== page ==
Commissioned in 1395, the wall is rumored to have seen its first iteration complete in only three months, employing nearly 200,000 people to construct 97 600-foot sections. Additional defense of the city would be provided by Bukhansan Fortress to the north and Namhansanseong Fortress to the south.
South Korea is a fantastic place to start for new English teachers because the country is very welcoming to foreigners, its location in Asia makes it a great launching pad for additional travel, and the pay and benefits are quite generous. That said, many of us first-time teachers will end up at one of the ubiquitous private academies called “hagwons”. While these offer great opportunities, there are a few things you may want to consider before consigning yourself to a year in one of these schools.
The best kind of teachers are the ones that can recognize their mistakes and grow from them. After all, teaching is a huge learning curve, even the most experienced teacher can be presented with a new situation in which to grow from. Getting feedback from students is the best way to see where you are going wrong, but gaining that feedback isn’t always easy especially in a country like South Korea where challenging authority is often culturally inappropriate.
Taking a deep breath, I instantly recognized the salty undertones of the scent of a port city. The ocean has a certain calming effect, even when we can’t see it, and Busan is a city under its spell.
It wasn’t too long ago that I, like many others, trembled at the thought of standing in front of a crowd of strangers. Now I do it for a living. Not only that, but half the time, those strangers are kids.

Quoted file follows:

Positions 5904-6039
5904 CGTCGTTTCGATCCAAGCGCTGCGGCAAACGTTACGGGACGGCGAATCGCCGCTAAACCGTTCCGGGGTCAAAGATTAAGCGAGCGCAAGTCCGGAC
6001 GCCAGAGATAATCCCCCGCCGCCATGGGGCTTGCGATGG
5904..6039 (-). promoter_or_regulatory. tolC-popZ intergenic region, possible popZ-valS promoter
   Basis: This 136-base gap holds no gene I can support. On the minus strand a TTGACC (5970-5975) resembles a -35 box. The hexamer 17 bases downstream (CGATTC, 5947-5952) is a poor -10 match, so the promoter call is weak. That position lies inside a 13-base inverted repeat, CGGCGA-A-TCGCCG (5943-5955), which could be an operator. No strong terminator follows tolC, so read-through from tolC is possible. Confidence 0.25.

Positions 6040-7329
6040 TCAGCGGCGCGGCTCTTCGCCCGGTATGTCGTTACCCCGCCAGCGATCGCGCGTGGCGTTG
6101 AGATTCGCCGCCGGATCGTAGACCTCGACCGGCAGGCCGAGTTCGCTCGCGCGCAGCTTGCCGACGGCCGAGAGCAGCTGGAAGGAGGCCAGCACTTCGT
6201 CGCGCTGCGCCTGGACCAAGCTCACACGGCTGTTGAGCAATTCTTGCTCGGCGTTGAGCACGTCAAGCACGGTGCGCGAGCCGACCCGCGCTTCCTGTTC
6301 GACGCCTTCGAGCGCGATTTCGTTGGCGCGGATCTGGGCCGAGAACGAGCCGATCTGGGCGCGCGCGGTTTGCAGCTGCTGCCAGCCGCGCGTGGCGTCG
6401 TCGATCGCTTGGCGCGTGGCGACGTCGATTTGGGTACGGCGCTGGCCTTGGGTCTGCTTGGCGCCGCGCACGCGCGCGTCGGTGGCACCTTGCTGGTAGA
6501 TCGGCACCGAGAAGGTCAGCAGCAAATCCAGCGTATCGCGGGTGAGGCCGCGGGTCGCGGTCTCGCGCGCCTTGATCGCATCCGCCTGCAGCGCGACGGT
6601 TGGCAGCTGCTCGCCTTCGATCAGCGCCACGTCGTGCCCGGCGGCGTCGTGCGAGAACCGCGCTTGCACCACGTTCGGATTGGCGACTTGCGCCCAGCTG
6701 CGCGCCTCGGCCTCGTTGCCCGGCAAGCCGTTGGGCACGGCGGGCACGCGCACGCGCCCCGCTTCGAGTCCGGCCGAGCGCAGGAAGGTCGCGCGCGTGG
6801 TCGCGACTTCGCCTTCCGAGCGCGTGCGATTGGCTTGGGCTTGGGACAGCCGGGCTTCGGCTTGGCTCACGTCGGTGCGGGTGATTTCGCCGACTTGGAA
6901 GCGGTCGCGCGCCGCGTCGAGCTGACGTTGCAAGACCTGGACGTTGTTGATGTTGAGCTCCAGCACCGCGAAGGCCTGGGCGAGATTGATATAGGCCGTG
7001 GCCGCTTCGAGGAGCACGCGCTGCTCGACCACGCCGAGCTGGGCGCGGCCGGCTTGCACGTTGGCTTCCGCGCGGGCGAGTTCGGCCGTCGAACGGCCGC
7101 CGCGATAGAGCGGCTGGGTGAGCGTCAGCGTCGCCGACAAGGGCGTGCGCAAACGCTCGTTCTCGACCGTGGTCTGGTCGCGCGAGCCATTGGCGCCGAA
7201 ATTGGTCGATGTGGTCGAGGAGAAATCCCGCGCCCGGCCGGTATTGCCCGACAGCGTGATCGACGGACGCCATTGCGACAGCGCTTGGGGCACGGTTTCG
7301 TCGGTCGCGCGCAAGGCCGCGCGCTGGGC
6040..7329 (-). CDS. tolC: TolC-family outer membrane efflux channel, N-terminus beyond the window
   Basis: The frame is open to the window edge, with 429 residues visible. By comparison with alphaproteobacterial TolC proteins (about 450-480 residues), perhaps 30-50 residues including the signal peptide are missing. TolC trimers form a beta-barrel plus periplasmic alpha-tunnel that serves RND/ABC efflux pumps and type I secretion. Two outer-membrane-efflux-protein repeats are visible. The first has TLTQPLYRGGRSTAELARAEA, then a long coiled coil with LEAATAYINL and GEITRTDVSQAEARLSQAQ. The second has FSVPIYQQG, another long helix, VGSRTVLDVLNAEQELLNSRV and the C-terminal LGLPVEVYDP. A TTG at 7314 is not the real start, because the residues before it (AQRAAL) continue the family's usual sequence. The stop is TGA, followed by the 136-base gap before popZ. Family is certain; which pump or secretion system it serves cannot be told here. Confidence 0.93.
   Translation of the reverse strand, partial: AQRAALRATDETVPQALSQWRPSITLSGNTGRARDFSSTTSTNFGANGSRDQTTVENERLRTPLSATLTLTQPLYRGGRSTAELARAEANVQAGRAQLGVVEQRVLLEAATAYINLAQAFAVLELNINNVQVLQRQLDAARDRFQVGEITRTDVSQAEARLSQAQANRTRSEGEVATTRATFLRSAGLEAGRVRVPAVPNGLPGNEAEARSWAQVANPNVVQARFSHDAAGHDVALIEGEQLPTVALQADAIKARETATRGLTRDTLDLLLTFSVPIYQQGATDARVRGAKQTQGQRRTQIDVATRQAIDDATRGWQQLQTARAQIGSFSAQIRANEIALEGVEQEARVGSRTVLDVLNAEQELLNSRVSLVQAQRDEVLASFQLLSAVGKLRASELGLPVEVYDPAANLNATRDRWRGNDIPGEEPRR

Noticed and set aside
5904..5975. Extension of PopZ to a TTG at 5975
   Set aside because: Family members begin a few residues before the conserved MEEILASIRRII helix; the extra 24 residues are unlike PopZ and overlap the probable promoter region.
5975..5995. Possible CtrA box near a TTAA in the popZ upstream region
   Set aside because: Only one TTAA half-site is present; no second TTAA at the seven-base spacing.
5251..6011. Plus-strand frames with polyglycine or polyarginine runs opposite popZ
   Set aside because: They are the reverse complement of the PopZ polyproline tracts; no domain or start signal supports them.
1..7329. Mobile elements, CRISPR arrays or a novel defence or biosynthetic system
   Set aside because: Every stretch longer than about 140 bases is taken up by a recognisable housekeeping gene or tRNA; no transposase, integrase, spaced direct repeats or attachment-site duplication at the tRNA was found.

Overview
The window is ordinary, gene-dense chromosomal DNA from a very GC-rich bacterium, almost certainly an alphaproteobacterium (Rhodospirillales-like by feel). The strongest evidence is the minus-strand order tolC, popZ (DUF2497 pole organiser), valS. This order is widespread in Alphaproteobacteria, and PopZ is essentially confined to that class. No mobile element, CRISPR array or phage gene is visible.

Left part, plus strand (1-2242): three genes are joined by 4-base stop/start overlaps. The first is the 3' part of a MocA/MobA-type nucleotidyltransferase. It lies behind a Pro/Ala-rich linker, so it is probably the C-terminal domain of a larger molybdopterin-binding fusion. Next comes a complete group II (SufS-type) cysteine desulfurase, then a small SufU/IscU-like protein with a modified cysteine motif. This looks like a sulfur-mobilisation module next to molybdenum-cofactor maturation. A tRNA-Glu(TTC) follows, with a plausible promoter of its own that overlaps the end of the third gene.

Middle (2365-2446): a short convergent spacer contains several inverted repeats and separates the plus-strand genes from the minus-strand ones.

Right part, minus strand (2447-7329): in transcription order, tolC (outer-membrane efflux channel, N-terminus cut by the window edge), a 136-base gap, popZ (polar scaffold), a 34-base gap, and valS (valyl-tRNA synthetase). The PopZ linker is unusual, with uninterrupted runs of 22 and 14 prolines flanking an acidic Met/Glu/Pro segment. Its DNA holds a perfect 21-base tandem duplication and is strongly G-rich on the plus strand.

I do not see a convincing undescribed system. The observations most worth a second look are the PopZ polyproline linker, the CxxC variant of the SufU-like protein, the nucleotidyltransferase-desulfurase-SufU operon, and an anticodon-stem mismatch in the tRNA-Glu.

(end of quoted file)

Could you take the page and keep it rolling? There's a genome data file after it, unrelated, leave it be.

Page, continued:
As the pitch of the wind rushing past the window rises and the scenery whips by, there is a sense of motion unparalleled by most other modes of transportation. Indeed 300 km/h is not particularly fast for an airplane, and the flight from Seoul to Busan is much quicker, but gliding along the ground at these speeds is a new experience that amplifies the excitement of travel.
Talk to just about anyone involved in South Korean education, and you quickly learn that the pupils of this rising Asian nation are tired. Not only because of the daily school grind, the fatigue also comes from the invasion of continued academics into what little break they have.
The Hanok Village near our host’s house shows the traditional peaked roofs and swooping eaves of pre-modern Korea, but this one looks somehow different. Its straight lines and clean roofs belie its recent renovations. Similarly, Jeonju presents a deep cultural heritage just beneath a surface of tourism and modernity.